Wednesday, May 7, 2008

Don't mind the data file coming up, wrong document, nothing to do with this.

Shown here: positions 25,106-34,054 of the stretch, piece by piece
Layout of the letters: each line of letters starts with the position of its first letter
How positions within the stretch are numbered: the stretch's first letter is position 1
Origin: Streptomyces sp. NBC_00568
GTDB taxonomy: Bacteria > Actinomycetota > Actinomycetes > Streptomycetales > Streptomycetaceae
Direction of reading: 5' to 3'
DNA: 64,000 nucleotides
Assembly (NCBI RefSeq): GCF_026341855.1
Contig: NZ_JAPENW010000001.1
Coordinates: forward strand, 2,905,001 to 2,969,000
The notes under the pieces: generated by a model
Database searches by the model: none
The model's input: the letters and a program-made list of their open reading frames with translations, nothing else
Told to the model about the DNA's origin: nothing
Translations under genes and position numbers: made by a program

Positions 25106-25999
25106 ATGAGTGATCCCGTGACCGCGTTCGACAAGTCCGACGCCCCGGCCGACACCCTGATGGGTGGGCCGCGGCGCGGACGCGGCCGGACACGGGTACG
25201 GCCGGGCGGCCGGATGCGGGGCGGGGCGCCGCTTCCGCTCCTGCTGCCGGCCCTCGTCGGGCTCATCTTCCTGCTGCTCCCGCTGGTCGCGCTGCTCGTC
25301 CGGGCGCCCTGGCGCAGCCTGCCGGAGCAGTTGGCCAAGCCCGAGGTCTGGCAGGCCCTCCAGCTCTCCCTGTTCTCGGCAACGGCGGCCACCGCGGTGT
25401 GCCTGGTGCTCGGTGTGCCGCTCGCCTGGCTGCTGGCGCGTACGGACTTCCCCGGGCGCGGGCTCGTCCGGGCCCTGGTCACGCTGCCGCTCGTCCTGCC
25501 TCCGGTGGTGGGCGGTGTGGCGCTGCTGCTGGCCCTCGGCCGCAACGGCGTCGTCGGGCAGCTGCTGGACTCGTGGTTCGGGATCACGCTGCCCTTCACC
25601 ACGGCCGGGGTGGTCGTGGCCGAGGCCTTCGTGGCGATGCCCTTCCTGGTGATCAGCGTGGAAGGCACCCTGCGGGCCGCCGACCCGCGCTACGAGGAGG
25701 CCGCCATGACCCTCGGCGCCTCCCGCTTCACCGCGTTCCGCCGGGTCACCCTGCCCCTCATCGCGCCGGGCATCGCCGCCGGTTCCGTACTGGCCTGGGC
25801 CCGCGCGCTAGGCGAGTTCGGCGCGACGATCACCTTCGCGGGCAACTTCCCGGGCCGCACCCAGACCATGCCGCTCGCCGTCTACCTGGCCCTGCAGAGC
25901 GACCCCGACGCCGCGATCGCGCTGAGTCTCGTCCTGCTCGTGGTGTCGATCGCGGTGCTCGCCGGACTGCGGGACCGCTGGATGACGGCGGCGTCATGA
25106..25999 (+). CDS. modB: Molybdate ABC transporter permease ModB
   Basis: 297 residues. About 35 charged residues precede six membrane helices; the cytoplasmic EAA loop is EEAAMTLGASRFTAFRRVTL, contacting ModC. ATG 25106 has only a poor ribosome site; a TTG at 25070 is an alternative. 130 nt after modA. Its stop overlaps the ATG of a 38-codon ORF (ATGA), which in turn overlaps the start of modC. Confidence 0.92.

Butter Sauce. Beurre Blanc, which is the French name for it, is made by sweating shallots, adding an acid (usually wine or vinegar) reducing and then adding chilled butter. This is considered to be the purest (read right) way. Pretty easy, but there is a hotly debated issue to this sauce, does one add cream? Cream is considered cheating. It's said to be added to make the sauce more stable because butter sauce made the traditional way can be a fickle creature indeed. Too hot, it breaks. To cold it breaks when it hits a hot plate. To much butter it breaks. You get the point. I have been making beurre blanc the "right" way for more than 20 years and I have always derided those who make it with cream as cheaters, lesser cooks. If you need cream to keep the sauce then you don't know how to make it. But over the years I have seen some Michelin 3 star chefs make beurre blanc with cream and have been confused as to why. Are they cheating? Do they need to stabilize their sauces? I seriously doubt it. Most of the beurre blancs made in 3 star restaurants are made to order, so there is no need to make them stable. But why add cream? The other night I was picking up a fish dish that has a beurre blanc on it but in my hast I forgot to make the sauce (I also make my beurre blanc to order) but I had enough of a left over cream sauce still warm so I added some butter to it and made a cheaters butter sauce. I liked it. I like the way it looked. I liked the way it tasted. I thought the addition of cream gave it nice body. Since I don't make more than an order at a time I'm not interested in the stabilizing aspect of the cream addition but I liked the result in flavor and look. Tonight I made it again with the cream, this time because I wanted to and I like it. I'll be making it like this for a while to see what I really think about it. Lately I've been questioning everything I do in the kitchen. Why do I make it this way and not that way? Is this the best way for this? I have been revamping my thoughts and ways for many things I have done for the last 20ish years. Questioning ones cooking is the best way for progress. If a cook never questions why he/she does something then that cook never grows. Never gets better. I scraped the crepe recipe I was taught during my apprenticeship yesterday because I have never really like it. I came up with a new one and like it better. I've noticed what I have questioning lately is the basics I learned way back when. I'm returning to essentials of cooking and wondering what I can to better. I've changed my knife stroke when I cut chives. I've started messing around with how I poach eggs. I've noticed that I am more mindful on how high the heat is when I sauté. Do I really need everything I put into my chicken stock? Is it necessary to cook this so long? Does it really need cooked at all or can I just leave it alone? It's all really very exciting. I think at it most basic level what I'm really doing is continuing my quest to simplify my food. I have for a few years now trying to see how little I can do to the food I serve. The over riding question I continually ask myself is what is the least I can do to the dish and still make it good? And so the quest continues. It seems my life is like this. I have been coming full circle in all areas of my life and re-examining everything. It's been a very good growth period for me. I have questioned everything about myself and have been making a concerted effort to change those things about myself that are useless or need changing. I have long made the same mistakes out of habit and have over the last couple years slowly been changing my outlook and ways. I am coming up on a year since I quit drinking. I have been making an effort on my social skills, which have never been good. I am trying to make amends to those I wronged or offended in the past. I am returning to the basics of what it means to be human and am enjoying it. And so the quest continues.